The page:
"If you want something done right, do it yourself," Foss says — a common thread tying all of these labels together neatly. "No one can sell your records like you can."

These days, Secret Stash finds itself in a comfortable position given the resurgence of funk and soul music in the Twin Cities. The tiny label roster proudly boasts artists Sonny Knight & the Lakers, along with Afrobeat standouts Black Market Brass.

"The job of the label is to be a filter," Foss muses. "And if you put your cup underneath the filter and you like the taste of what comes out the other end, you'll keep coming back to that filter."

Foss says his fingerprints are all over everything Secret Stash releases. He says the label is less interested in buzz bands and more focused on connecting with people on personal and musical levels to create something that's "really neat and special" — another commonality among local indie labels.

"I want bands that I personally would listen to myself," says Ibrahim Al Said of Forward Records, another locally based label now operating on an international level. "I don't want a trendy label. I want a label that shows my taste or James' taste," he insists, referring to Forward's co-owner James Muschinski. Said once referred to the eclectic label as a "hobby gone wild," and lately it's become quite the formidable beast.

"Since the influx of vinyl collecting has gone so high, we've actually changed the shipping rate market in general," Said says, "and it's gone up 110 percent since I started. People are buying music; they're just buying it in a different way."

Forward Records shares a similar mentality with Secret Stash, despite the vast difference in musical taste. Said is quick to point out the robust collector's market to which Forward caters, noting the premium it places on special-edition pressings and other hard-to-find artifacts.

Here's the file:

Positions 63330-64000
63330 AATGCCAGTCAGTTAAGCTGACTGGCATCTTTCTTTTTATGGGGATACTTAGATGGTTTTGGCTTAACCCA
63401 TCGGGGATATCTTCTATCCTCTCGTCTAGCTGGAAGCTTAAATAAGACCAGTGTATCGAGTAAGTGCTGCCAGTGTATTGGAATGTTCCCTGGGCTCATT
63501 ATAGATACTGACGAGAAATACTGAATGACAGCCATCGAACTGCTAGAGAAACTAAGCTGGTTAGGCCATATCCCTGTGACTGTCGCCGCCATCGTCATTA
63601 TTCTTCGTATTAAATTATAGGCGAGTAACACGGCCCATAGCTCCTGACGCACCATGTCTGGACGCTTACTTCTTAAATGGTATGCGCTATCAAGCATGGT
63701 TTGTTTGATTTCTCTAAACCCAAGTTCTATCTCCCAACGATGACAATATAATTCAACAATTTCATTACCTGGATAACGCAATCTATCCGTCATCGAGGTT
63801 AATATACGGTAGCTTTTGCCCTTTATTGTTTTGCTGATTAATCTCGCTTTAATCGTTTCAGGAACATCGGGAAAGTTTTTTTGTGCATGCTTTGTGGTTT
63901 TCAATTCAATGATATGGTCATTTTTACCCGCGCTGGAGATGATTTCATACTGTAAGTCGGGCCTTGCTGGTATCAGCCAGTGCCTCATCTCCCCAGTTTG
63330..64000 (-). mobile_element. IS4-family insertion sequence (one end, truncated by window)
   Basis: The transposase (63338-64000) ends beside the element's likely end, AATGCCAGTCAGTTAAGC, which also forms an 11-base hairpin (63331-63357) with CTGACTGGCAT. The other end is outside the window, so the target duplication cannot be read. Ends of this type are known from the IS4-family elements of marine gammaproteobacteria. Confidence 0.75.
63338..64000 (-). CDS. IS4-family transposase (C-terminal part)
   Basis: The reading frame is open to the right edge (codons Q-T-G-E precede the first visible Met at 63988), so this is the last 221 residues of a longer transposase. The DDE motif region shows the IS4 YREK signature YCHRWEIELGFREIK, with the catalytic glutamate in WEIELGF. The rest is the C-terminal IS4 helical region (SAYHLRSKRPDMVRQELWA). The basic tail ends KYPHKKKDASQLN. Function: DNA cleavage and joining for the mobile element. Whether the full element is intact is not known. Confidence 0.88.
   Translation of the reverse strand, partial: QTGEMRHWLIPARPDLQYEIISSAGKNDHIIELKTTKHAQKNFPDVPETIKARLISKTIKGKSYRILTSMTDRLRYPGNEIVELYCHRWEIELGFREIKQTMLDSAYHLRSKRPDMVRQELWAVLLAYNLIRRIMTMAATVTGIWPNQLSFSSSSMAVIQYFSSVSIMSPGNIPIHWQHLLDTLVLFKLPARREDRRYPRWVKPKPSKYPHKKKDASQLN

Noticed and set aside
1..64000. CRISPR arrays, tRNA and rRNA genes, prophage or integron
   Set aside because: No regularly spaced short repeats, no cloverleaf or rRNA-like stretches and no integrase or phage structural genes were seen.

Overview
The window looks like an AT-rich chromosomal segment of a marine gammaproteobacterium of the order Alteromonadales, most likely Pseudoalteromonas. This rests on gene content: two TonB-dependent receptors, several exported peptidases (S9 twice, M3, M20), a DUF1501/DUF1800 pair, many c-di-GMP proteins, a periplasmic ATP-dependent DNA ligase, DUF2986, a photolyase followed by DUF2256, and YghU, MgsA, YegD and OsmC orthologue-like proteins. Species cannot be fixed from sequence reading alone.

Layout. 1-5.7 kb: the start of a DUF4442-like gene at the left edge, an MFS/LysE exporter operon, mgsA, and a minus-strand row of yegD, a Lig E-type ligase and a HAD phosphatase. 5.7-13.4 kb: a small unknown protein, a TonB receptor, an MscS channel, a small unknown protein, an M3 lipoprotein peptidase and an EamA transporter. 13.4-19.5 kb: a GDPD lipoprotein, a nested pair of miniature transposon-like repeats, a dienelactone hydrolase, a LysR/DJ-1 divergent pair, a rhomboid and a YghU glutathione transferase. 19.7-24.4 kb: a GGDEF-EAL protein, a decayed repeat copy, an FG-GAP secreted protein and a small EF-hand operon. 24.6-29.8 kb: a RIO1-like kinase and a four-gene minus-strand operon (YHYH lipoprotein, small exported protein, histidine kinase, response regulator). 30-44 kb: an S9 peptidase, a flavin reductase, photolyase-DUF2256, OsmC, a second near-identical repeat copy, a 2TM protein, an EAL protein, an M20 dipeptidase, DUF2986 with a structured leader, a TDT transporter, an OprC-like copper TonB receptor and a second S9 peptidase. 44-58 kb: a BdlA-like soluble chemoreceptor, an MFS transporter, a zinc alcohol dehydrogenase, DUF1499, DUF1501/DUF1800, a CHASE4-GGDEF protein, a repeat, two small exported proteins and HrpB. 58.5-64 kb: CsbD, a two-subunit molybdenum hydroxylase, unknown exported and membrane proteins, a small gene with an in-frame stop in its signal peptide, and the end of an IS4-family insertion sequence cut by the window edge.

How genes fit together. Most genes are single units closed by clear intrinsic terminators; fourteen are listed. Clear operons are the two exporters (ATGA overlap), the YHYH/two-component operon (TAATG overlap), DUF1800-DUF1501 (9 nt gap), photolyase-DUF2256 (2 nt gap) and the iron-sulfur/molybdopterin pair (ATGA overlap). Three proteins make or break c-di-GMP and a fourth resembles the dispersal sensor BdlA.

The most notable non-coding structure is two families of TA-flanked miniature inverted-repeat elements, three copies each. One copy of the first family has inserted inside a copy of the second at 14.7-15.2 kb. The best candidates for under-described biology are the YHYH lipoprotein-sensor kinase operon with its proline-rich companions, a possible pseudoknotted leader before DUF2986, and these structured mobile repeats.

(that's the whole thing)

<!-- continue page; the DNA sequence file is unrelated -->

Business is moving rapidly for the upstart label. In years past, Forward would release one album each winter. This year four are in the works, and Said hopes to soon hold a showcase featuring locals Animal Lover, Scaphe, and Wisconsin hardcore punk band Tenement.

As established labels continue to grow, new ones continue to emerge — like Mind Rider, a brand-new label birthed by Nona Marie Invie (Dark Dark Dark, RONiiA) and Fletcher Barnhill. Like their predecessors, the operation is self-funded and run from home.

"We're interested in learning more aspects about the music industry," Invie says. "It's nice to be taking baby steps to get more people interested in the work that I'm interested in."

So, is running an indie label in 2016 worth all of the pain? Through the sleepless nights, ever-growing email inboxes, pennies scraped to make an idea a reality, sometimes it can feel like a hopeless endeavor. In a city like Minneapolis, however, music is more than a business: It's a community.

"Independent labels can and will survive on their own without the need of major publications or money," Smith of 25 Diamonds reinforces. "Because they always have, and always will."

Smith doesn't seem to mind that his label office is actually the closet of his apartment.

"People who are committed to art and creativity and expression are people who run labels," he says proudly. "Punks do. Artists do. Creative-heads do. People who don't particularly give a shit if they make a ton off what they believe in or their art form or their expression. That's who does a label in 2016." 

Modern Radio Sweet Sixteen
With: Sicbay, STNNNG, Fury Things, B.O.Y.F. on Friday; Vampire Hands, Hollow Boys, the Chambermaids, Oaks on Saturday. 
When/Where: 8 p.m. 7th St. Entry (Fri., Jan. 29) & Turf Club (Sat., Jan. 30).
Tickets: $10; more info here.